THE United States government has erected barricades to keep citizens away from one of the nation's most important collections of public information, even though taxpayer dollars pay for this computerized system. JURIS, the Justice Department's electronic information system, is one of the world's most valuable legal databases. Besides the standard collection of case law precedents, the system includes statutes, regulations, presidential executive orders, and foreign treaties, as well as vast amounts of ad ministrative law.
Advances in computer technology have made it increasingly inexpensive and easy to provide public access to government databases. Even though court opinions and laws are among the most fundamental sources of information citizens can get from their government, the Justice Department insists on making this information inaccessible to the average American.
The US Department of Justice pays West Publishing Company millions of dollars to "rent" legal information, which consists primarily of public records, in computer formats. Under its agreements with West, the Justice Department is not allowed to provide public access to the JURIS database.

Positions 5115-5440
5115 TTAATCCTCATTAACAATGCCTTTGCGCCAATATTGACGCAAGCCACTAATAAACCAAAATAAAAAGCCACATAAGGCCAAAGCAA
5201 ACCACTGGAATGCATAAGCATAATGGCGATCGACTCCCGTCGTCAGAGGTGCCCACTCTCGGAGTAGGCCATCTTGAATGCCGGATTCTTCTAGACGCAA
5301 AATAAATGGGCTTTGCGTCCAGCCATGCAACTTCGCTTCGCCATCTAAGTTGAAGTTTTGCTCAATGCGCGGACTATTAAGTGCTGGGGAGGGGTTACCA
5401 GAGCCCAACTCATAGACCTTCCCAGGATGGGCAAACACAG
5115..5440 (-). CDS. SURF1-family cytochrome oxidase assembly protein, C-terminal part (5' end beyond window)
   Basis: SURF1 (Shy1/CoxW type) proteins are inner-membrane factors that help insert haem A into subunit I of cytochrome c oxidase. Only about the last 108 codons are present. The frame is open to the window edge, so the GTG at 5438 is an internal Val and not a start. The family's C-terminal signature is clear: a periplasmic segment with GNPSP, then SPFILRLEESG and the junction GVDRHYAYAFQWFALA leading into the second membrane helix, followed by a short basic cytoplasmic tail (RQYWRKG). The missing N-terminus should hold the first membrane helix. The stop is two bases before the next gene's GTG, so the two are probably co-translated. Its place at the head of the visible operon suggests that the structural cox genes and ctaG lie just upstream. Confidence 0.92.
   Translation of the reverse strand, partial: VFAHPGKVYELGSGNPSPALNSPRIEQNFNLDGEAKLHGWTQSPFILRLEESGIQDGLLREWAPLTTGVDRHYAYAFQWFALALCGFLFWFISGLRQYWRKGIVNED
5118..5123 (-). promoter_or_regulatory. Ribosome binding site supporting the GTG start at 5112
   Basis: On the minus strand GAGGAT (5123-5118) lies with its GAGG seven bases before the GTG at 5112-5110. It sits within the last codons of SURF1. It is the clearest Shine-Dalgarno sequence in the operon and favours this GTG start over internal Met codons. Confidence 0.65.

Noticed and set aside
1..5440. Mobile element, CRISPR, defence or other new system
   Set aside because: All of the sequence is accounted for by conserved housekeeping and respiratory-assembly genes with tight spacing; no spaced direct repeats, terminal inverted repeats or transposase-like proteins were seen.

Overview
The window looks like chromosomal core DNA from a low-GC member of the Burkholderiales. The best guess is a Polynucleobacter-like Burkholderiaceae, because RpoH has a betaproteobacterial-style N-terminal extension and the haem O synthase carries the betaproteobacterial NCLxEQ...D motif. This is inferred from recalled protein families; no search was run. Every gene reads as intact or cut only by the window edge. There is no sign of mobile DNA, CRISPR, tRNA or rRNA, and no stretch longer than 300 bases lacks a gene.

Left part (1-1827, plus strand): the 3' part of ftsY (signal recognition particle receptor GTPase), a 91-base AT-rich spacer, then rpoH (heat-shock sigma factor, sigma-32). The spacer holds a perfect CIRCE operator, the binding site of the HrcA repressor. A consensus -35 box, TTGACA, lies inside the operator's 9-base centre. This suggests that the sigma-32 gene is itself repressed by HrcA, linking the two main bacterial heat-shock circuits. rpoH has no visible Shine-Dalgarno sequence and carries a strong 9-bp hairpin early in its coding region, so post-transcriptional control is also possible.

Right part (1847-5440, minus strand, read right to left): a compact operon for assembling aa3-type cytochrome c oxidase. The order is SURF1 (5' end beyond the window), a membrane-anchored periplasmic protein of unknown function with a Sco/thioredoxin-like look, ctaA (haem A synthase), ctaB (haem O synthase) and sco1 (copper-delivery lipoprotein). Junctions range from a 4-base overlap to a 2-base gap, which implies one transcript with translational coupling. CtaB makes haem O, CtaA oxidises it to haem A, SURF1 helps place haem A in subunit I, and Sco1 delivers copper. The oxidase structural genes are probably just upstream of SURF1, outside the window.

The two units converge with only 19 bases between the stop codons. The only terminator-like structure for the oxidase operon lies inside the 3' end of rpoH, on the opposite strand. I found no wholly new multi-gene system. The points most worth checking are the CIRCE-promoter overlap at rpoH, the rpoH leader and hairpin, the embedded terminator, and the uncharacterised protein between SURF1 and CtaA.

While federal statutes, regulations, court decisions, and other public records are not subject to copyright, JURIS also includes West's copyrighted legal analysis. The Justice Department will not require West to separate the copyrighted materials from the public documents, so West is able to exercise copyright restrictions over vast amounts of public data.
The market for on-line access to legal information is dominated by two firms, West and Mead Data Central, which own LEXIS. Prices for access to these databases average an estimated $4 to $6 per minute. If the government made JURIS open to the public, citizens could dial in and search legal documents for a few dollars an hour.
The West contract for supplying the JURIS data is now up for re-bid, and hundreds of academics, librarians, lawyers, computer users, and other interested citizens are asking Attorney General Janet Reno to provide public access to JURIS.
The public's right to know is increasingly being defined in terms of an ability to pay, as valuable government databases are rationed to the most affluent citizens. A democratic society deserves better. Citizens should have convenient and affordable access to this information.